L3C in VT – blending non-profit goals and for-profit structure

An interesting post from yesterday on npEnterprise – Vermont has passed a bill to allow incorporation as a “low-profit liability company,” or L3C.  This is basically an LLC (limited liability company) that is allowed to accept PRI’s (Program Related Investments, often from foundations) traditionally limited to nonprofits.

In other words, this is a new business structure that recognizes the blended value proposition of a double bottom line that incorporates both social and financial goals.  Legislation has also been introduced here in NC, and is apparently awaiting action in the House Finance Committee.

Check out Americans for Community Development’s website for more details on how an L3C works and the current legislative status.  Or read the original post with additional links below:

Thu May 22, 2008 9:58 am (PDT)

Vermont recently passed a lot of bill regarding L3C’s, which allows
organizations to incorporate into “low-profit liability companies.”

If you would like additional info on the concept, Heather Peeler (Managing
Director of Community Wealth Ventures) wrote an article last year that outlines
the purpose of L3C’s.
http://www.communitywealth.com/Newsletter/August%202007/L3C.html

The bill was championed by a group called Americans for Community Development.
Check them out here:
http://americansforcommunitydevelopment.org/

Becky Eisen
Social Franchise Ventures, LLC.

Some additional information: Vermont Legislature passed
our L3C bill and the Governor of Vermont signed it, so it’s now in the books.

McKinsey on Strategy – First Quarter Newsletter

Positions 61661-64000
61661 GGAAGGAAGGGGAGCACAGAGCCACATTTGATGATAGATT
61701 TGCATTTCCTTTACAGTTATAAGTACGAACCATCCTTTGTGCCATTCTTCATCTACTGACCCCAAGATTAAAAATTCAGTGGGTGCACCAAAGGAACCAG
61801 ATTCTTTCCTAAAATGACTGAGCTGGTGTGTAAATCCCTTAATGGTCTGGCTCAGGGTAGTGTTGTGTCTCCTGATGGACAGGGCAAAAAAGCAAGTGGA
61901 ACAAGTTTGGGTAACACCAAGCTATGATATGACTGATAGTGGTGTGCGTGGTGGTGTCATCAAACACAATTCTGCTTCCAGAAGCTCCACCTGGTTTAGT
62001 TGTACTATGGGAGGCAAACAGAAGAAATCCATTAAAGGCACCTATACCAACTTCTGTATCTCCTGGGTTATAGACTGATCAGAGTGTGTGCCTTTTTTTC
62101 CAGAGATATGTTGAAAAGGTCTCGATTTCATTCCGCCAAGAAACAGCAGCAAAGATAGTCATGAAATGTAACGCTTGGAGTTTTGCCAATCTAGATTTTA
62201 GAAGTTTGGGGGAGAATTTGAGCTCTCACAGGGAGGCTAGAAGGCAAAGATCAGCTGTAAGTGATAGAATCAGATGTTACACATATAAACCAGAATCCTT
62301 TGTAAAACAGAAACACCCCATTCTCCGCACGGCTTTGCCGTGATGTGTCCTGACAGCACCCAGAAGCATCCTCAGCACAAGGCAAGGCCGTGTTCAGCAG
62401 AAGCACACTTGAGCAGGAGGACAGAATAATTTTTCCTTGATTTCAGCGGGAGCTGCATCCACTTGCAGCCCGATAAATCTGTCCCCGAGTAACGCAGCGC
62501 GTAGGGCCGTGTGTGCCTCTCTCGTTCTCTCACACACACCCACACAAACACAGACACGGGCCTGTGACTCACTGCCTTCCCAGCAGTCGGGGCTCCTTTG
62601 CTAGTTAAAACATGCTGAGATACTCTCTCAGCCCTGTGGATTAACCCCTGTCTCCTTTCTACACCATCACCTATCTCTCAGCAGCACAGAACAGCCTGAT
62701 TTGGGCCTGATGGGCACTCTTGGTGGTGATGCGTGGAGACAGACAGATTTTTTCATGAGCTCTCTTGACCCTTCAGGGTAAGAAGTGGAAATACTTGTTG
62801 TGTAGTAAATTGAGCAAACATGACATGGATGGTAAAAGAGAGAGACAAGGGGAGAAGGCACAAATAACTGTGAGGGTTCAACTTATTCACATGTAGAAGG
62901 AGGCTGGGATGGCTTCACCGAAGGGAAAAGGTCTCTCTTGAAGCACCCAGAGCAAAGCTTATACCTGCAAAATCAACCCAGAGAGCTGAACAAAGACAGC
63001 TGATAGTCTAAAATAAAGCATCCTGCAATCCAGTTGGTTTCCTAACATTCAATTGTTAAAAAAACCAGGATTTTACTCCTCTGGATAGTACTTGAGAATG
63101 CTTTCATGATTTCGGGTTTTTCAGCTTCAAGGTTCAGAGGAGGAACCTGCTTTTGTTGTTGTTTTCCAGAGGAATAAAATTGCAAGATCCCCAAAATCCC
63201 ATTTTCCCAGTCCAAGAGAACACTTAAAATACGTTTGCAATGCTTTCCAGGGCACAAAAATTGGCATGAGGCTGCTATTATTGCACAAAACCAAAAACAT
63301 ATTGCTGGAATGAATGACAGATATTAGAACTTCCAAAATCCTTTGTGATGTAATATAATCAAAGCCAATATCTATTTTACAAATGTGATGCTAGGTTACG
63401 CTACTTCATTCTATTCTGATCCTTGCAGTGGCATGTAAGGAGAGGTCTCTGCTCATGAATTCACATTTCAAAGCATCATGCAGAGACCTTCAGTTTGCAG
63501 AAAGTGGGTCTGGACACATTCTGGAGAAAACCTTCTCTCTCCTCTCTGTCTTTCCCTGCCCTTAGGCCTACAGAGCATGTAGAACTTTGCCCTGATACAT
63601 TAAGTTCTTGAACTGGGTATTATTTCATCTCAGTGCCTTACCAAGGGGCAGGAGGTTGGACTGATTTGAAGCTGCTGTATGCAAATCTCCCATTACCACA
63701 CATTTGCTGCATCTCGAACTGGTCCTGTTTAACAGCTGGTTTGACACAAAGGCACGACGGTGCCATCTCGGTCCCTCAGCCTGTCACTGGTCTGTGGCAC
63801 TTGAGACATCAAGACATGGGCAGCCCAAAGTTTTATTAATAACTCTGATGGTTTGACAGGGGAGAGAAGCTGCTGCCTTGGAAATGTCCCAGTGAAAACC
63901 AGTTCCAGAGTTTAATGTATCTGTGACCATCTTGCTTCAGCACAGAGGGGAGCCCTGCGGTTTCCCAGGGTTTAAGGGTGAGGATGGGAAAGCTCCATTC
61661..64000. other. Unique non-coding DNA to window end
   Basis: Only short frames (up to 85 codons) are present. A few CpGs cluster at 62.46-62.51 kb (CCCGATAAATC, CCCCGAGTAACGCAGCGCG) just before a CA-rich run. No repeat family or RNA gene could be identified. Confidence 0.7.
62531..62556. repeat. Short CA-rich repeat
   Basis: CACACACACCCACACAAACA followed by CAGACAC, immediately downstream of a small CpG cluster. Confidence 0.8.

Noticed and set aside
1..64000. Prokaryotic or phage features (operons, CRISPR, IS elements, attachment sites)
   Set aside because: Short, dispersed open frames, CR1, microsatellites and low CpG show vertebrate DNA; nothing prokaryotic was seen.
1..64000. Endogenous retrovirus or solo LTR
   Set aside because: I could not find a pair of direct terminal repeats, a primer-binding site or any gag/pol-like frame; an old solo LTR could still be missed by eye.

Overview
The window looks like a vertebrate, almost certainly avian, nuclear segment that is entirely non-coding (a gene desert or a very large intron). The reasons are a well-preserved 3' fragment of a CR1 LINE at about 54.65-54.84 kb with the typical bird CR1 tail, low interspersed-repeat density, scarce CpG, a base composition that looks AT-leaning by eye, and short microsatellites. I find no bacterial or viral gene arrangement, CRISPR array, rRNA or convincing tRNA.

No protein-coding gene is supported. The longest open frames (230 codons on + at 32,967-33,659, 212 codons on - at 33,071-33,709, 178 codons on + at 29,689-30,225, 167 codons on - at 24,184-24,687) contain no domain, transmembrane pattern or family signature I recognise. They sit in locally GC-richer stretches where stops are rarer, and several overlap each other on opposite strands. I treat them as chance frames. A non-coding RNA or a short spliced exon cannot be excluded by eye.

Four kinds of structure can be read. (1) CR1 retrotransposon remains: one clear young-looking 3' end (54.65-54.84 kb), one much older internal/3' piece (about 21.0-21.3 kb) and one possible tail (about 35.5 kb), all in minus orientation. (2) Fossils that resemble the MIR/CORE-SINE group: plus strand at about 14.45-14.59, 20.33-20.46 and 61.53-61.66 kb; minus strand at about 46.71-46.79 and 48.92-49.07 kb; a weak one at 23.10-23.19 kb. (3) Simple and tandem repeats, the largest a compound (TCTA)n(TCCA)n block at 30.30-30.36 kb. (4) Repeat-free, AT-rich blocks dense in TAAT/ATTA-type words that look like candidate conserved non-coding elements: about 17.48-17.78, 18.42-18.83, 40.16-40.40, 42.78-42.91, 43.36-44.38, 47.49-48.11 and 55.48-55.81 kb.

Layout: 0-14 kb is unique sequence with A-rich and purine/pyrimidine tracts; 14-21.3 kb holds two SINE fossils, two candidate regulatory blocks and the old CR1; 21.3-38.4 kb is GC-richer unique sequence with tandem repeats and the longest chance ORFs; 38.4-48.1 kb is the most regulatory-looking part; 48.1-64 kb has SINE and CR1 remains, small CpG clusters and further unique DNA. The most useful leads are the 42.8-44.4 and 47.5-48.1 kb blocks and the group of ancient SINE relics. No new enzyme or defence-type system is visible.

I think I’ve mentioned before that I find the McKinsey Quarterly’s free resources available by signing up for their newsletter to be top notch.  This quarter’s entries for top strategy articles are no exception.  The descriptions below are taken directly from the e-mail newsletter.  I’ve deleted the ones that are only available to premium (paid) subscribers.  I’ve only read the climate change and Brad Bird/Pixar ones so far, but both were excellent.

Business strategies for climate change
April 2008
The value at stake is huge. The winners will be companies that reposition themselves to take advantage of a low-carbon future.

Dissecting global trends: An example from Italy
March 2008
Executives should examine the impact of trends on subindustries, segments, categories, and micromarkets before placing their bets.

The promise of prediction markets: A roundtable
April 2008
Prediction markets draw together information dispersed across the company, but they face organizational and legal challenges.

Innovation lessons from Pixar: An interview with Oscar-winning director Brad Bird
April 2008
His approach to fostering creativity among animators holds powerful lessons for any executive hoping to nurture innovation in teams and organizations.

Virgin biofuel flight planned

The New York Times reported today that Virgin Atlantic will conduct a test of one of its Boeing 747s using biofuels. The most interesting thing to me is that there seems to have been a lot of thought put into both the sustainability and the business aspects (even though this first step is actually a blend of 20% biofuel and 80% conventional jet fuel).

Sustainability: Virgin spokesman Paul Charles is quoted as saying the company rejected fuels derived from crops like palm oil because of the land that would be needed to cultivate such crops, and that the biofuel production would not compete with food or freshwater resources.

Business: This joint project between Virgin, Boeing, and GE Aviation splits the costs of innovation among several companies, and had smart business requirements. For example, the test plane will use one of GE Aviation’s CF6 engines as a “drop-in solution,” meaning the use of biofuel requires no modification, and will not affect the engine’s performance or range.

I recently read a New Yorker article about Branson and his work with Al Gore to create the Virgin Earth Challenge with its $25 million prize.  I’m impressed that he’s so intent on solutions that are market-driven, commercial, and don’t require major lifestyle changes, as I believe that these are the ones that are truly scalable.  An excellent article that shows that for Branson, business is very personal.  I just wonder whether he’ll consider himself eligible to win his own prize?

McKinsey Interviews: Al Gore and More!